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Cycling could reduce chances of prostate cancer by 35 per cent

A new study says improving cardio fitness can have big pay-offs for men

A rider is solo

A recent research study, as reported in the British Journal of Sports Medicine, revealed a noteworthy association between enhanced fitness levels and a reduced risk of prostate cancer in men. The investigation, conducted by the Swedish School of Sport and Health Sciences spanned the period from October 1982 to December 2019 and involved a comprehensive analysis of data from 181,673 men. Ultimately, the study cohort comprised 57,652 men.

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In contrast to men experiencing a 3 per cent annual decline in fitness, those who achieved a minimum 3 per cent improvement in fitness over a three-year period demonstrated a remarkable 35 per centlower risk of developing prostate cancer. This risk reduction remained consistent regardless of the participants’ initial fitness levels before improvement.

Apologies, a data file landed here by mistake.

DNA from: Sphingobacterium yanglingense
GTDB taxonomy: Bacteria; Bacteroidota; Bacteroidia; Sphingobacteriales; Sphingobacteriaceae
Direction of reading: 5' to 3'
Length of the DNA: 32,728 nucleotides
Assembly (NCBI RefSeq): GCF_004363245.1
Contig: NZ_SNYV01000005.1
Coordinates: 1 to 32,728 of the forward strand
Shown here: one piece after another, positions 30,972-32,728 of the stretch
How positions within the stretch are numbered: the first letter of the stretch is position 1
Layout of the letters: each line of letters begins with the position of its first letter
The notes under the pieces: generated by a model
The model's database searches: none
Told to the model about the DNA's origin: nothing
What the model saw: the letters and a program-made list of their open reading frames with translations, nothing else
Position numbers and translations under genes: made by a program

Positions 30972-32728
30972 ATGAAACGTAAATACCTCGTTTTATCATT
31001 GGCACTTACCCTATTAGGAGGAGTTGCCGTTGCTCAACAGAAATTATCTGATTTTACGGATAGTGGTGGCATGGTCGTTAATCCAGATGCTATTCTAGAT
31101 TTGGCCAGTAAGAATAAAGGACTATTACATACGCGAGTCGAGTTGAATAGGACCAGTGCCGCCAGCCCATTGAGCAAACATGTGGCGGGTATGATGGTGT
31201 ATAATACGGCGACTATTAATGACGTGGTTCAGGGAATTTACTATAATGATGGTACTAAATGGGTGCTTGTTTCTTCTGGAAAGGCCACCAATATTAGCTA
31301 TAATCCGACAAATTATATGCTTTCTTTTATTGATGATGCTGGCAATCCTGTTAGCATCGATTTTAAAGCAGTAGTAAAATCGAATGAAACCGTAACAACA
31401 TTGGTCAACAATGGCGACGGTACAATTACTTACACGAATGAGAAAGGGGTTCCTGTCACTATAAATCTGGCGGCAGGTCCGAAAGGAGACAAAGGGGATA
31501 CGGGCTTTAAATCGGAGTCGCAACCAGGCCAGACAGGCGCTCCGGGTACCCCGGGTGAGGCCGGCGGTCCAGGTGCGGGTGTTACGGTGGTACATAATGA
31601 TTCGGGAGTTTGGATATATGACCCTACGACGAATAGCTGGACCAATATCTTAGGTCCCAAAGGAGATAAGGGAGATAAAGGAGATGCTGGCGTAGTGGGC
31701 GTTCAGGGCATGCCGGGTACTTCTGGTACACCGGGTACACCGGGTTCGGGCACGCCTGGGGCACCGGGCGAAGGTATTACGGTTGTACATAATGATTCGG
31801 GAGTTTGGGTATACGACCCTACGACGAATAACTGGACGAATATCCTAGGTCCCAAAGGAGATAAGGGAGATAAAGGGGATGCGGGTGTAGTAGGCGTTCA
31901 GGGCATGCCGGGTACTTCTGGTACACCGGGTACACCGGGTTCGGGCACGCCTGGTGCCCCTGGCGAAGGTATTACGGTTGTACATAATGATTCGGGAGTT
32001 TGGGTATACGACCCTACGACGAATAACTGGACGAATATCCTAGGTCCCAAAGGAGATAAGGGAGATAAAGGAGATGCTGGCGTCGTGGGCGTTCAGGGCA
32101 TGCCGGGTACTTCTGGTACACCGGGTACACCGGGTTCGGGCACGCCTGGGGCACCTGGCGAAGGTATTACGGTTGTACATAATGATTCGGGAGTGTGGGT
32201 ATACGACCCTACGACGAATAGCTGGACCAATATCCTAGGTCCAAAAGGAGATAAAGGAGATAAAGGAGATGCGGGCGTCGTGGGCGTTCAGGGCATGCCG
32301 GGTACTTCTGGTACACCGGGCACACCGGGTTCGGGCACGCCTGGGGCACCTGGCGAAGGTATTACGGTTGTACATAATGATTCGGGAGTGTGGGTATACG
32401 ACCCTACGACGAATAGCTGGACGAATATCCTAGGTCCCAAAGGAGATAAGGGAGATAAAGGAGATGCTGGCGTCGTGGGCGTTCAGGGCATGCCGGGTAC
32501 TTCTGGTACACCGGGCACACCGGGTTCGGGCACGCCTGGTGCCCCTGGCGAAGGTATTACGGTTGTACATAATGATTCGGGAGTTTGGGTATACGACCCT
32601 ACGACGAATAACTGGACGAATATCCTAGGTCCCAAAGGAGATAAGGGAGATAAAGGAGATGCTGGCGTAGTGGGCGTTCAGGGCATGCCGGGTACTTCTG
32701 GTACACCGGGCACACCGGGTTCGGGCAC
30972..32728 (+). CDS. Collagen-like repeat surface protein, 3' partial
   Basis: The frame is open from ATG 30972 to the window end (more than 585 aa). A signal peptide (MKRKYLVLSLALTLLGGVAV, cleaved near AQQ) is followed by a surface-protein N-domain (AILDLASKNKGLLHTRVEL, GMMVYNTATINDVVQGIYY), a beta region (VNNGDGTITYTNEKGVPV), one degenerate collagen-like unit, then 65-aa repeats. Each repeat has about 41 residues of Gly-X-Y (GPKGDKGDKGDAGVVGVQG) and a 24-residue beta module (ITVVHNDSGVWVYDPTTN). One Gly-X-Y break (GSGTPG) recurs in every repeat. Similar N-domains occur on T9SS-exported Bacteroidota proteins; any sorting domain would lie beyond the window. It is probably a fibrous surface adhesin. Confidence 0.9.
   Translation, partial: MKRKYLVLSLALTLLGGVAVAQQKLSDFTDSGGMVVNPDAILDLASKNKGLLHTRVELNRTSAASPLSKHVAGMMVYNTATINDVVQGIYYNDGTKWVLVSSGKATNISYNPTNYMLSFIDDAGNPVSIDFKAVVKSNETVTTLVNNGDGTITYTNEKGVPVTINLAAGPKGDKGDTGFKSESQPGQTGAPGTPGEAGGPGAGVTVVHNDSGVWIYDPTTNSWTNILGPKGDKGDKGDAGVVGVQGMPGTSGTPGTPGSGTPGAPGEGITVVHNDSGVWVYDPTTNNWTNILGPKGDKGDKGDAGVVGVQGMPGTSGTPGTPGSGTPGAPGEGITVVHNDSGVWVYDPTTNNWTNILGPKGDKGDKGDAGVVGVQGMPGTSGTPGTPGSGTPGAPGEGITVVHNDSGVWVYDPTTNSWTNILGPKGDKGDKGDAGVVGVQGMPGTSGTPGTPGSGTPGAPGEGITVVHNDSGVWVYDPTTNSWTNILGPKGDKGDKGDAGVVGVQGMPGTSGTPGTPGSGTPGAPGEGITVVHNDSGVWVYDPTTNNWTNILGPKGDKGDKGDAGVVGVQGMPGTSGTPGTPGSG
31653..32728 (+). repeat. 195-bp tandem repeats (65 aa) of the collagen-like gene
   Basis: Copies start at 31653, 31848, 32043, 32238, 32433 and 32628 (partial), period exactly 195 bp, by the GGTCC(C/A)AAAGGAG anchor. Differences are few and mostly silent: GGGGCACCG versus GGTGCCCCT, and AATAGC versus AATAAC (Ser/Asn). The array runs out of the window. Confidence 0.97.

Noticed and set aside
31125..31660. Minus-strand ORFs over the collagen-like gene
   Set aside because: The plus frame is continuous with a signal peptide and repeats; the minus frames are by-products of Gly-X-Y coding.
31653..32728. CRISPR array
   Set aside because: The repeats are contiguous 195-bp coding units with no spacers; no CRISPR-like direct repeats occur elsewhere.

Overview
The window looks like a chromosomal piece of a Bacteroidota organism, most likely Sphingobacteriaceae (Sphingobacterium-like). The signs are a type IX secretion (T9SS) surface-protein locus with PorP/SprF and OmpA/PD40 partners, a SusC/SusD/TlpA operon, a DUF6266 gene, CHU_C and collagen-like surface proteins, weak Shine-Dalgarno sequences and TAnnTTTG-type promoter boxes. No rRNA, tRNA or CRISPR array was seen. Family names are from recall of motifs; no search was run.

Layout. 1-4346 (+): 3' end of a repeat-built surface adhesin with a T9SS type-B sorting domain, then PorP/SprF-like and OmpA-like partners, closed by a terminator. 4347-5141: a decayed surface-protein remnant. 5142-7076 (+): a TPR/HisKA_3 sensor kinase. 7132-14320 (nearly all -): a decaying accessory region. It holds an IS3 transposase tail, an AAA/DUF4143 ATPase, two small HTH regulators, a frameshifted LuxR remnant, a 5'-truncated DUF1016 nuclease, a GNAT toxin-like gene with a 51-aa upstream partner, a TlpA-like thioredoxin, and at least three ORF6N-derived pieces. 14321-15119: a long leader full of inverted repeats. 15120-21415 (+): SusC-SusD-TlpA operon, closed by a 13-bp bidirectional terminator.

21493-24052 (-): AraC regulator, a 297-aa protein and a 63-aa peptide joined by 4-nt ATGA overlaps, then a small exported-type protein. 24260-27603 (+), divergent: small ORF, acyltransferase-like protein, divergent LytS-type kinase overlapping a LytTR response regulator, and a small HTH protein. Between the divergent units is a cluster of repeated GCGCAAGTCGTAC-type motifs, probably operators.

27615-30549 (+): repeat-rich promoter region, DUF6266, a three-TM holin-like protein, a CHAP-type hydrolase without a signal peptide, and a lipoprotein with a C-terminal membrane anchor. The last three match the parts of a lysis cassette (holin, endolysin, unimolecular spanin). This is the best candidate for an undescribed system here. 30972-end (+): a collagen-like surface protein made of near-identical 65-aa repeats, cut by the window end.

The assessment of cardiorespiratory fitness (CRF) served as a pivotal component of the study, gauging the efficiency of the heart and lungs in supplying oxygen to skeletal muscles during exercise. This measurement was conducted using a cycle ergometer or stationary bike, with participants required to undergo two CRF tests at least 11 months apart. Prior to the tests, participants adhered to a period of rest and stress avoidance, engaging in maximal exertion during the assessments.

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Furthermore, the study delved into various factors such as physical activity, lifestyle, perceived health, and measurements of body mass and height. The findings consistently indicated that men who exhibited improvement in their second fitness test experienced a reduced risk of prostate cancer. This suggests that activities like cycling or running which enhance CRF, may contribute to diminishing the likelihood of prostate cancer.

The significance of this study lies in its status as the largest investigation examining the interplay between changes in cardiorespiratory fitness (CRF) and cancer incidence and mortality. Dr. Kate Bolam, a co-author of the study, emphasized its groundbreaking nature, noting that it is the first study specifically exploring the impact of changes in CRF on prostate cancer incidence and mortality.